St. Joseph County Prosecutor Michael Dvorak announced this week that he will not file criminal charges in connection with either the breast fondling or the sending of the text message.  Dvorak said "that an investigation by Notre Dame police, which was forwarded to his office last month, included conflicting witness statements and cell phone records that were inconsistent with Seeberg's allegations.  Also, Seeberg's two statements to police would likely be inadmissible in court because she is no longer alive. U.S. Supreme Court case law does not support admission of hearsay evidence in such circumstances, Dvorak said."

"The content of the text messages does not rise to the level of a criminal act as defined by Indiana's harassment statute," Dvorak said in a written statement. "The student subjectively believed Ms. Seeberg's complaint was false and therefore he had a legitimate purpose for his text messages."

Notre Dame issued a statement in which it noted, among other things, that because of the Family Educational Rights and Privacy Act, the school could not discuss any disciplinary cases. : ". . . in cases where there is no evidence to support disciplinary action, our process guards the innocent from unsubstantiated accusations."

Notre Dame is being criticized for failing to turn the matter over to the county prosecutor until last month, and that it did so only after the Chicago Tribune reported on the story. Notre Dame claims it handled the matter correctly in accordance with its procedures.

It is tragic that Ms. Seeberg felt the need to take her own life.  A writer at Jezebel wrote this: "One of the incredibly sad things about this story is that Seeberg reportedly 'feared people would dislike her for accusing a Notre Dame athlete of a sex crime and that she would wear the incident 'like a scarlet letter' throughout her college career.'"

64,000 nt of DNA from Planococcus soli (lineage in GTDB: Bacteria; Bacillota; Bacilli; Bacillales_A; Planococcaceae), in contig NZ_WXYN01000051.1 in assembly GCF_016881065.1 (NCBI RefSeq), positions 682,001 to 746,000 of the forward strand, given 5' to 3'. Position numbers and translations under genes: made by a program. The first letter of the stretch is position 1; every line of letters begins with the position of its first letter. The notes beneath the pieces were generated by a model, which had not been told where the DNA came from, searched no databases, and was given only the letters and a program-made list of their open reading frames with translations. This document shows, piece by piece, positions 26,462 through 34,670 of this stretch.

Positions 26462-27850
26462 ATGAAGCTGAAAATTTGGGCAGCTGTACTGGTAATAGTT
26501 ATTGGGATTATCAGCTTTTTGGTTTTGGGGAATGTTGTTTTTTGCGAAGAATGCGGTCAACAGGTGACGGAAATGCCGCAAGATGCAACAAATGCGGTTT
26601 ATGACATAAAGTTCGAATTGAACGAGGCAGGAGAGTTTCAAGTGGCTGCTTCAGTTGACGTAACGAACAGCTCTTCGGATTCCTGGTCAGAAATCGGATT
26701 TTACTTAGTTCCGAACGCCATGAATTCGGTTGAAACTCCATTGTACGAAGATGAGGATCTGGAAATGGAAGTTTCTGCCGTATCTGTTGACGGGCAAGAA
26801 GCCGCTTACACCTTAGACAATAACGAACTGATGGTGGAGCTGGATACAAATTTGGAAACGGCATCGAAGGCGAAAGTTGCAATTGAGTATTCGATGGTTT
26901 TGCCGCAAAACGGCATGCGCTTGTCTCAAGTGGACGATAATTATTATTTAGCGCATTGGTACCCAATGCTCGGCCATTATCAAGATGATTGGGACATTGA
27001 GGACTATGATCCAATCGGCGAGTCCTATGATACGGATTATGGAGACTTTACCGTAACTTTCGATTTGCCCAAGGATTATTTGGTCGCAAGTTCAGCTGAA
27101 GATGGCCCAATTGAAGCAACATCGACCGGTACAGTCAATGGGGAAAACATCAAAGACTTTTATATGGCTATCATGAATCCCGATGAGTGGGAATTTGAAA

In fact, no one knows if a sexual battery played a role in Seeberg taking her own life.  Only the young man Ms. Seeberg accused knows what happened between them, and the district attorney explained that other evidence was not consistent with the accuser's allegation. 

While this is yet another in a cavalcade of cases where no one knows for sure what happened, that doesn't stop feminists from using it to point up supposed larger "truths" about rape culture.  In fact, the case can teach us nothing about rape culture, but it can teach us lots about rushing to judgment when it comes to allegations of sexual offenses.

After the story broke, David Haugh of the Chicago Tribune said the player should be removed from the playing field:  "A guy who can discipline a player for missing a meeting should have the autonomy to bench a player accused of what could be a felony in the real world. The player is innocent until proven guilty, to be sure. But football coaches, especially those of the most famous college football program in America, rarely deal in due process."

Did you get that? A writer for a major daily advocates that a big time athletic program rush to judgment in a matter of grave importance.  Nice. You see, we've learned nothing from Duke lacrosse, Hofstra and all the rest.  I wonder if Mr. Haugh would proffer the same recommendation if the young man accused was his son?

A writer named Dave Zirin wasn't happy with Notre Dame's handling of the case.  "It’s a horrible story that shines light on something that occurs on far too many campuses, where sexual assault is part of the culture of entitlement conjoined with big-time men's college athletics," Zirin declared. 

Sorry, Mr. Zirin. A disputed allegation by a witness who shortly thereafter killed herself and who can't be cross-examined by the presumptively innocent young man she accused scarcely shines light on anything, much less a purported "culture of entitlement." It was a tragedy, but neither you, nor I, nor anyone else aside from the young man knows what happened.